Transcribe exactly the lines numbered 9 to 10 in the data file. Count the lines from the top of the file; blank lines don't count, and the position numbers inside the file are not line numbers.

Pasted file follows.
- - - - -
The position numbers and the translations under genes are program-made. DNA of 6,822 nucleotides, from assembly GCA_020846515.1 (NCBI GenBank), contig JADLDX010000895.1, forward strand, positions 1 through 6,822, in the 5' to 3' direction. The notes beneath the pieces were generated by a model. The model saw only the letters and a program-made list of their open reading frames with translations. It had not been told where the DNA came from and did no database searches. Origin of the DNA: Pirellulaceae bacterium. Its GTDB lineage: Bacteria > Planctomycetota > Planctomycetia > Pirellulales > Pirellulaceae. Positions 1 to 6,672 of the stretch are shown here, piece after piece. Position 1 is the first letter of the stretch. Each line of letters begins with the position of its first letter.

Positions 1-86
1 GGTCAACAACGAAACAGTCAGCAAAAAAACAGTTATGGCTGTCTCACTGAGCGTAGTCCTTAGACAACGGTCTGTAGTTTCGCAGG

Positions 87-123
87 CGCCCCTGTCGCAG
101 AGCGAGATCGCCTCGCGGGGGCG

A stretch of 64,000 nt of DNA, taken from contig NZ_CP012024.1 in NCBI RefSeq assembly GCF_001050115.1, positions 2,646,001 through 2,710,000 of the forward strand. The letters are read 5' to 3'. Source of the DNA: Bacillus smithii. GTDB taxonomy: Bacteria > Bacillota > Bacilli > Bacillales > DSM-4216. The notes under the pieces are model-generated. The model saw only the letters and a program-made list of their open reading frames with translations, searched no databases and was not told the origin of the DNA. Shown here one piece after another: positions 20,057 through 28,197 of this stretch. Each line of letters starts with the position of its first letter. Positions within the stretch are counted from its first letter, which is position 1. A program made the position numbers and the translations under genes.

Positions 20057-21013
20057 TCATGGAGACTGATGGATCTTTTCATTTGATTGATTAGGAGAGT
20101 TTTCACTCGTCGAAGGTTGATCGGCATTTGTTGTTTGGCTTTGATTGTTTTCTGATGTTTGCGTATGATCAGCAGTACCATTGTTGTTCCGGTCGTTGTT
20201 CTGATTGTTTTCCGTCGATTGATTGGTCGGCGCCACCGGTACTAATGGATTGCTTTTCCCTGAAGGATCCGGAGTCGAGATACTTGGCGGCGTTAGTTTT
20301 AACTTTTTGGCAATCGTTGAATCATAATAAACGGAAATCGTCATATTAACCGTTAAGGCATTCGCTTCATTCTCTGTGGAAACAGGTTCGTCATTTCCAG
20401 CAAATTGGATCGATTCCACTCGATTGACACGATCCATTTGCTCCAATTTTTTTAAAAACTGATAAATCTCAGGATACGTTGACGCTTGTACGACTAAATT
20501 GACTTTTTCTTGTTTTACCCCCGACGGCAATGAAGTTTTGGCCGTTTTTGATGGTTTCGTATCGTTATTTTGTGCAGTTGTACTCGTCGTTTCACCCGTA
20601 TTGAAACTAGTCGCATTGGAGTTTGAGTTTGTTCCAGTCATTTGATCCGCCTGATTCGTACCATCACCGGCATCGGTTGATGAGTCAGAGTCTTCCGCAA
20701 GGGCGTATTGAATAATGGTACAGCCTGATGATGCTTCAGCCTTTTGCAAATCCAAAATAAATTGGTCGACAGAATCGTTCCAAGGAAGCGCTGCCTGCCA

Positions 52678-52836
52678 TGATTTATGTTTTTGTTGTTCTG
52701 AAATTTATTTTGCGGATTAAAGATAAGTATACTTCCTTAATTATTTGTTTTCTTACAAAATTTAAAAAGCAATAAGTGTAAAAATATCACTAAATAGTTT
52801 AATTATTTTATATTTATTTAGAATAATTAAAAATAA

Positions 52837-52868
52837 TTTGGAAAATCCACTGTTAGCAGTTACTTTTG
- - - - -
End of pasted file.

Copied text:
20057 TCATGGAGACTGATGGATCTTTTCATTTGATTGATTAGGAGAGT
20101 TTTCACTCGTCGAAGGTTGATCGGCATTTGTTGTTTGGCTTTGATTGTTTTCTGATGTTTGCGTATGATCAGCAGTACCATTGTTGTTCCGGTCGTTGTT